The last time there was a league this bad, Geena Davis was the catcher and Rosie O'Donnell was the third baseman.
Entering Wednesday, the National League is 70-117 against the American League in interleague play, 47 games under .500. The two 1993 expansion teams, Florida and Colorado, are the only NL teams above .500 in interleague play. Pittsburgh and Arizona have won two games combined against the American League.
Looking at it from the opposite vantage point, the Red Sox, Tigers, White Sox, Twins and Mariners are a combined 58-9 against the National League. The Mariners have risen from nine games under .500 when interleague play began to 39-39. The question, of course, is whether the Mariners are really playing well or just playing the National League -- Seattle is 28-37 against the AL and 12-2 against the NL West.
And it's not as if a few AL teams are running up the victories for the rest of the league. Even the Kansas City Royals -- yes, the Royals! -- are 8-5 against the National League. The Royals, mind you, are so bad their interleague opponents should have a bull for a mascot and pseudo sumo wrestling between innings.
Three AL pitchers have homered in interleague play, or nearly as many times as Barry Bonds has over the same stretch. Baltimore's Kris Benson not only hit a home run in beating his ex-teammates last weekend but homered against Pedro Martinez, prompting this quote from his psycho wife (according to the New York Daily News): "I'm actually feeling generous. I was going to offer to send a case of K-Y Jelly to the Mets' clubhouse. For as many guys that are prepared to use it. Give me a number."
I thought the Cardinals were a pretty decent team, but they've been hammered so badly by the AL that manager Tony La Russa is whining that teams must be stealing signs. Sorry, Tony. The only signs involved are the ones being taped to your back that read: "Kick Me -- I Manage a National League Team."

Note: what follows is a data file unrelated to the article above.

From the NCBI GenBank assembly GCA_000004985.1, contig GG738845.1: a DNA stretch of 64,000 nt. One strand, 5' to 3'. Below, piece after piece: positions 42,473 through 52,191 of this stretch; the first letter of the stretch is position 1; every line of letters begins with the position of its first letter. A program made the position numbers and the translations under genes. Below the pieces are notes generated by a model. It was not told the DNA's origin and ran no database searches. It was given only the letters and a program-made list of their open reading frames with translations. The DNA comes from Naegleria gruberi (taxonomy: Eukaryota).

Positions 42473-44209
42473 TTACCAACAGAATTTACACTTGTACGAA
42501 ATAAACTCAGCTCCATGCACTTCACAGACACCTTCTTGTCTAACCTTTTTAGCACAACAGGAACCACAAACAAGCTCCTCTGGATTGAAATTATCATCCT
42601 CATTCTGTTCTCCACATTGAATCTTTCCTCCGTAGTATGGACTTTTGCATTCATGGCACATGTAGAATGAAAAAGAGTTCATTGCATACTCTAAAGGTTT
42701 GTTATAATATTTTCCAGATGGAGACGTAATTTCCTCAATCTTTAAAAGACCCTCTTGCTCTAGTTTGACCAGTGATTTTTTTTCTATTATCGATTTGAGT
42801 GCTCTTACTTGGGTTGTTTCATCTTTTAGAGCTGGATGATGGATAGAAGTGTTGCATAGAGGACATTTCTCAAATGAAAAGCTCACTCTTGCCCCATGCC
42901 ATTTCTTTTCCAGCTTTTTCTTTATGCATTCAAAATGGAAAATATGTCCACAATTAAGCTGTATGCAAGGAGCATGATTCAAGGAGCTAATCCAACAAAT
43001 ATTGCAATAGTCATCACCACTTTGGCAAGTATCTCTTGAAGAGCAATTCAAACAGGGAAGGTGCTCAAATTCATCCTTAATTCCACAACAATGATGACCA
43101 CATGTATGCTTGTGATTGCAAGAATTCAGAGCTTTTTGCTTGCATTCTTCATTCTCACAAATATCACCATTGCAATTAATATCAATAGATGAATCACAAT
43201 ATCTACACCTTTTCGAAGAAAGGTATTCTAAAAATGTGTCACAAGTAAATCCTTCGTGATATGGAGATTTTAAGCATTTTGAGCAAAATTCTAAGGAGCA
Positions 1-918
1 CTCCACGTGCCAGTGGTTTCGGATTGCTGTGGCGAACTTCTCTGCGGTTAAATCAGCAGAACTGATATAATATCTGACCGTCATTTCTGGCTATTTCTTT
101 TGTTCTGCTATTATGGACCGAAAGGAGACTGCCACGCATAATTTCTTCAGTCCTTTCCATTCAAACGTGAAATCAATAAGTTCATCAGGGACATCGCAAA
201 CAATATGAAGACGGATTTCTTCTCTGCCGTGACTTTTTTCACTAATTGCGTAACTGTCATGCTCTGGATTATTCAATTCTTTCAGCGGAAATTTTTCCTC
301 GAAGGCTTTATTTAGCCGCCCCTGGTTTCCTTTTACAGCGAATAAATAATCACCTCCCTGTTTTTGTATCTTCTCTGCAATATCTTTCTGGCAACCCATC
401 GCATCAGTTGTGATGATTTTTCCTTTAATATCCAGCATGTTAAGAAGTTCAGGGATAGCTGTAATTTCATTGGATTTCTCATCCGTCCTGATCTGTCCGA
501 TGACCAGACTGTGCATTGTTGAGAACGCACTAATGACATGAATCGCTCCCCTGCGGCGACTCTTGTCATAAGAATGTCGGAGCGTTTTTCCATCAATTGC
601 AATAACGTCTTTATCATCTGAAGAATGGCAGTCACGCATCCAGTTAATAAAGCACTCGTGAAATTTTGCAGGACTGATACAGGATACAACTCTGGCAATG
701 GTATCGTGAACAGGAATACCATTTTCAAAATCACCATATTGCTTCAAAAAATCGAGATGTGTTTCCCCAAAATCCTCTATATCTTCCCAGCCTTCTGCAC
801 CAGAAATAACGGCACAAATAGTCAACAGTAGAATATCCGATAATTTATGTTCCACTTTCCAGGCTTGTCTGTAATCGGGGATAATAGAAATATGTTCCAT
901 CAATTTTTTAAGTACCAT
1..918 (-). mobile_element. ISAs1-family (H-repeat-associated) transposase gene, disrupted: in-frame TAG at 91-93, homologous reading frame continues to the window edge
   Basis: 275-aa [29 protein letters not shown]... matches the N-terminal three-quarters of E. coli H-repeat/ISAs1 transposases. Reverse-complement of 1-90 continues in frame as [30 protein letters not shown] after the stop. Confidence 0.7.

Interleague play -- or, as the American League calls it, vacation -- isn't the only place where the NL's inferiority is as evident as the red numeral on a Dodgers jersey. Baseball recently announced that the winning league in the All-Star Game will continue to gain home-field advantage in the World Series. Which is to say, the American League will continue to enjoy home-field advantage. The National League hasn't won the All-Star Game since 1996, and it won't win it this year either, unless the league gets to add its score from the Home Run Derby (and maybe not even then).
Not that it matters who gets Game 7 at home in the World Series because the Series never goes that far anymore. The AL has swept half of the past eight World Series, including the past two (and won another in five games).
Why is the National League struggling so much? Age is one reason. There are three big stars in the National League, and two of them (Bonds and Roger Clemens) are in their 40s. The Senior Circuit has never looked so senior. Apparently, the most frequently used performance enhancer in the National League is Viagra.